Yesterday I wrote about pension charges and the difference between poor practice and malpractice . At some point the value for money swing-ometre tips into rip-off territory and it’s almost always when those managing its costs of a scheme, stop acting in the best interests of the scheme.
The problem is particularly concerning in the UK for occupational pension schemes. The Pension Regulator has identified around 40,000 small DC schemes which do their own governance. Last week, the Executive Director for DC schemes at the Pensions Regulator- Andrew Warwick-Thompson, admitted that it was virtually impossible to get so many schemes to adopt the voluntary codes of good practice that he and his colleagues have issued.
It is clear that – from a Regulatory viewpoint – the explosion of small mastertrusts which we are seeing at present, isn’t helping. From the abstract perspective that choice drives competition and innovation, new providers should be welcome, but if those new providers will not submit themselves to public scrutiny, how can we trust them to be acting for their members interests (and not just for their own).
Let me explain what I mean in more practical terms. Almost every week, I or my colleagues are approached by a pension provider not on the Pension PlayPen platform, to sit alongside the providers that are.
We are happy to research (almost) all propositions. The only ones we won’t research are those that fail an initial sense check (we smell a rat).
First Actuarial then send out a detailed questionnaire to the new provider which asks probing questions that enable us to estimate the value for money of the proposition and its suitability to differing types of employers using the Pension PlayPen Choose a Pension Service.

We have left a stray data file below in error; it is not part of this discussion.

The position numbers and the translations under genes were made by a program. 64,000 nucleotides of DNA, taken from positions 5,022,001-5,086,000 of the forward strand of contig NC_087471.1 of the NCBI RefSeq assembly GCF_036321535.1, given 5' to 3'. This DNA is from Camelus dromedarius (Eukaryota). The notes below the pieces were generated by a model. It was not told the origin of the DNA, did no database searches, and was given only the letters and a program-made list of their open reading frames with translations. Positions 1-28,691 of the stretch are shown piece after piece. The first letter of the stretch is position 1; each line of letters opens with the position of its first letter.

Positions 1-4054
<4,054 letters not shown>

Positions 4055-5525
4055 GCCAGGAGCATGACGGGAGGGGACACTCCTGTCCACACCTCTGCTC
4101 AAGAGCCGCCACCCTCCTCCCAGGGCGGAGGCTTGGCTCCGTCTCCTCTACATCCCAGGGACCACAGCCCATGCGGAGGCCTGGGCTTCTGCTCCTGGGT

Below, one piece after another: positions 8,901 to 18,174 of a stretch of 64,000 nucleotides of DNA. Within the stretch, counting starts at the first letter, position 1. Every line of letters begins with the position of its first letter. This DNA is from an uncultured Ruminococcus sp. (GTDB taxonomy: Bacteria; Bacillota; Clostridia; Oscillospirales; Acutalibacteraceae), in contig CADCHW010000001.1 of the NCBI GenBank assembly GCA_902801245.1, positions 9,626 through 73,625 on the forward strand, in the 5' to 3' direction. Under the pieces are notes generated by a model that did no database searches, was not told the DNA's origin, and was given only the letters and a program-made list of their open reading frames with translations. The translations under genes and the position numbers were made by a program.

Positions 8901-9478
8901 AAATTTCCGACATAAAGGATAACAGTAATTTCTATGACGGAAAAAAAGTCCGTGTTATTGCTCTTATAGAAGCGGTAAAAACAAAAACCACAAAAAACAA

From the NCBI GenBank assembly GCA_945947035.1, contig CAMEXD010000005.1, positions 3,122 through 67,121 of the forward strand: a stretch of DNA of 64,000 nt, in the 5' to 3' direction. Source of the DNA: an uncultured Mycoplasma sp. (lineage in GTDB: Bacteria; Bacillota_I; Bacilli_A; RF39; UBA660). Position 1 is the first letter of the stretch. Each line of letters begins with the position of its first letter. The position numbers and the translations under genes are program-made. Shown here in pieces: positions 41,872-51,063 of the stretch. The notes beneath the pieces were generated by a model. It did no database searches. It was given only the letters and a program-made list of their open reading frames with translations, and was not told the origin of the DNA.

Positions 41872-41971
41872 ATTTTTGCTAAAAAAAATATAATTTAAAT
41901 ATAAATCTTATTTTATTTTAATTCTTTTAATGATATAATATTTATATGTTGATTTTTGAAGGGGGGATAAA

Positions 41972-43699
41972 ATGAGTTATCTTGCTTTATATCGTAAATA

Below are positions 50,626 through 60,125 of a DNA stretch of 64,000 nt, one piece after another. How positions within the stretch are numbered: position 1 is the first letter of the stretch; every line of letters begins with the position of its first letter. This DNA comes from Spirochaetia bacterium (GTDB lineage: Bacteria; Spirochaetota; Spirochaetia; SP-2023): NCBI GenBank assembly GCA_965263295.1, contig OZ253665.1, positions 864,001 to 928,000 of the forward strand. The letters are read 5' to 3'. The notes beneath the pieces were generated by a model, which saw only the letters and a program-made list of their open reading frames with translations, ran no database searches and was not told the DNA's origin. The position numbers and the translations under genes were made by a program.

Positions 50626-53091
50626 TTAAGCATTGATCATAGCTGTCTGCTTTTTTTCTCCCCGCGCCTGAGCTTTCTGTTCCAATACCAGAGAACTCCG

Usually we get the questionnaires back and – depending on the quality of the response and of the information in the response, we then include or exclude the pension scheme.
Obviously, just because you are not on the Pension PlayPen platform , doesn’t mean you aren’t a good pension provider. The likes of Fidelity, Zurich and BlackRock are good providers who just aren’t offering workplace pensions to employers staging auto-enrolment today!
But if one of the smaller master trusts isn’t on our platform, or in the queue, the chances are it has failed our due diligence.
We aren’t going to name and shame these providers. But neither First Actuarial or Pension Play Pen think it worth exposing employers to providers who either won’t complete due diligence or demonstrate some major flaws in their investment, administrative or governance processes.
If you decide to contract with one of these providers and haven’t done your due diligence, then you put yourself at risk. That risk could either be Regulatory (you didn’t conduct due care in choosing your workplace pension) or Civil – the members of your scheme come back to you in the future and ask you what the hell you were playing at.
Choosing a workplace pension needn’t be hard, nor need it be expensive, it takes a few minutes to conduct due diligence using our platform and costs very little.
We already know of instances where employers are having to re-establish pension schemes because the Regulator has refused to grant permission for the trust. We know of a pension scheme that has had to reconstitute itself because of a potential fraud against it. In both instances, the problems were in the Governance of the original provider.
I’m happy to say that neither provider – though they enquired of us -made it to our platform
Those providers are co-operating, things are orderly and it looks unlikely that any member money will be lost.
But what of the plethora of auto-enrolment offerings that we do not know of, that never submit themselves to public scrutiny, whose offering is a secret, known only to those “in the know”?
As a rule of thumb, any pension scheme that won’t submit itself to public scrutiny or the due diligence of experts is highly suspicious and should be avoided.
Transparency is a great disinfectant.